The Value of Mandatory meetings for New York (and Other) Business Limited Liability Companies
A fundamental difference between a New York limited liability company and a New York corporation that is statutory in nature is the “Annual Meeting” requirement. A hallmark of the corporate form is that it must conduct an annual meeting that provides a “state of the union” of sorts for the various interested parties (i.e., shareholders, etc.). In contrast, the New York Limited Liability Law takes a VERY hands off approach to the notion of meetings and instead leaves it up to the members to call meetings or not (although the default rule is that there will be an annual meeting).
I often recommend to my clients to have some mechanism in their New York Business LLC Operating Agreement some form of meeting structure and the below outlines some of those.
Statutory Annual Meeting
The New York Limited Liability Act provides that in the absence of something contrary in the Operating Agreement, the LLC must have a regular annual meeting. Most businesses will not use this default rule and will instead opt for some language in their Operating Agreement that lays out a structure for regular or special meetings as defined below.
The Operating Agreement can provide for regular meetings. These can be called for as a requirement by the Operating Agreement and may be set for a particular time frame (e.g., monthly, annually, etc.) The function of such meetings is to provide predictability and a forum to communicate and air out concerns and ideas. Again, in New York State this is NOT a statutory requirement and the members can do as they see fit. However, regular meetings can keep communication consistent and prevent miscommunication through prolonged periods where there is no structured forum to communicate.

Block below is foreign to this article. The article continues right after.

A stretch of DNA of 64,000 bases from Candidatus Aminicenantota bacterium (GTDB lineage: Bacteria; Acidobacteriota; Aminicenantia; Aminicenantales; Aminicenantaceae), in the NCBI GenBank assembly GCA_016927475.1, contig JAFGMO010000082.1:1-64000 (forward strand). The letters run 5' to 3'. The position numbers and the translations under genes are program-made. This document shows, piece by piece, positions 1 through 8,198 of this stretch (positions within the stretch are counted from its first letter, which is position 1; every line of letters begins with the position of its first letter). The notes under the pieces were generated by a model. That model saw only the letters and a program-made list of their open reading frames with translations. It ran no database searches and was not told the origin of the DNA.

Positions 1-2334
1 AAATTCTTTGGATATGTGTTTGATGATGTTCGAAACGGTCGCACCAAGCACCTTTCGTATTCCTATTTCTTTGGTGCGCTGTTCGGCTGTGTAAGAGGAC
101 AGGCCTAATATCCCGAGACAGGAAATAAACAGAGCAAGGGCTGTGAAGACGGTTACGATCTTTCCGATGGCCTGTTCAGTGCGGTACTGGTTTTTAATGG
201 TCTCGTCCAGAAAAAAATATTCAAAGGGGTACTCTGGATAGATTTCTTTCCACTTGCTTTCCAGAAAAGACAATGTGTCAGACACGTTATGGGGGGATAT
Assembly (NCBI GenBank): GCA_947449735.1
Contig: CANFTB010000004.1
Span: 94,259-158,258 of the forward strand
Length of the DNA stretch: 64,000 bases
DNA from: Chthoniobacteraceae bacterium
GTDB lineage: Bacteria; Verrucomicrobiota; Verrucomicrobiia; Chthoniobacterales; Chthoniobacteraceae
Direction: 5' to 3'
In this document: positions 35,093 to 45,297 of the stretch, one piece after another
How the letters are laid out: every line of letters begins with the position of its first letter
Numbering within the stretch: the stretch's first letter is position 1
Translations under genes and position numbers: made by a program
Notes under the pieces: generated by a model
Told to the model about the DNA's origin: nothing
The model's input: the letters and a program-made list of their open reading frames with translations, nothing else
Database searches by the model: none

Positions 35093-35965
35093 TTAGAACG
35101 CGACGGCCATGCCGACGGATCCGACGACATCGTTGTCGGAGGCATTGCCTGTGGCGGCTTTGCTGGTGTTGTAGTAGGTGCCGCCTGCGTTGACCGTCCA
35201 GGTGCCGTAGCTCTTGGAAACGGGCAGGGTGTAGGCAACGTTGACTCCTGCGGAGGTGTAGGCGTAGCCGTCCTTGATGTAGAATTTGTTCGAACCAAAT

Just as the name suggests, these meetings are called for a special purpose and are not part of a routine schedule. A good LLC Operating Agreements will provide a mechanism for the calling of such meetings by the members and/or the managers (you can read about members versus managers here). These meetings can discuss “big ticket” items such as taking on debt, filing a lawsuit, acquiring or leasing a property, etc. that require more than a passing approval but actual deliberation before undertaking that course.
Telephonic versus In Person
The business Operating Agreements should allow for the members to participate by phone if necessary. This allows for flexibility and will prevent parties from abusing another party for not being in the same geographic location as the other.
It has been my experience as a practicing attorney that having a mechanism for at least special meetings can be a useful tool for a variety of situations. First and foremost, it assists the membership in voicing and diffusing conflicts that can otherwise, unchecked, sink a viable business venture. Secondly, meetings allow for the drafting of minutes which can prove useful in a legal proceeding such as a tax audit or law suit in providing that the membership and business had taken or avoided certain actions and had a particular mindset about an issue at the time of the meeting. Hence meetings can be a “legal time capsule” that can provide credible evidence in favor of a certain position. And proactively making use of meetings can be a significant factor in assuring long term harmony and success.
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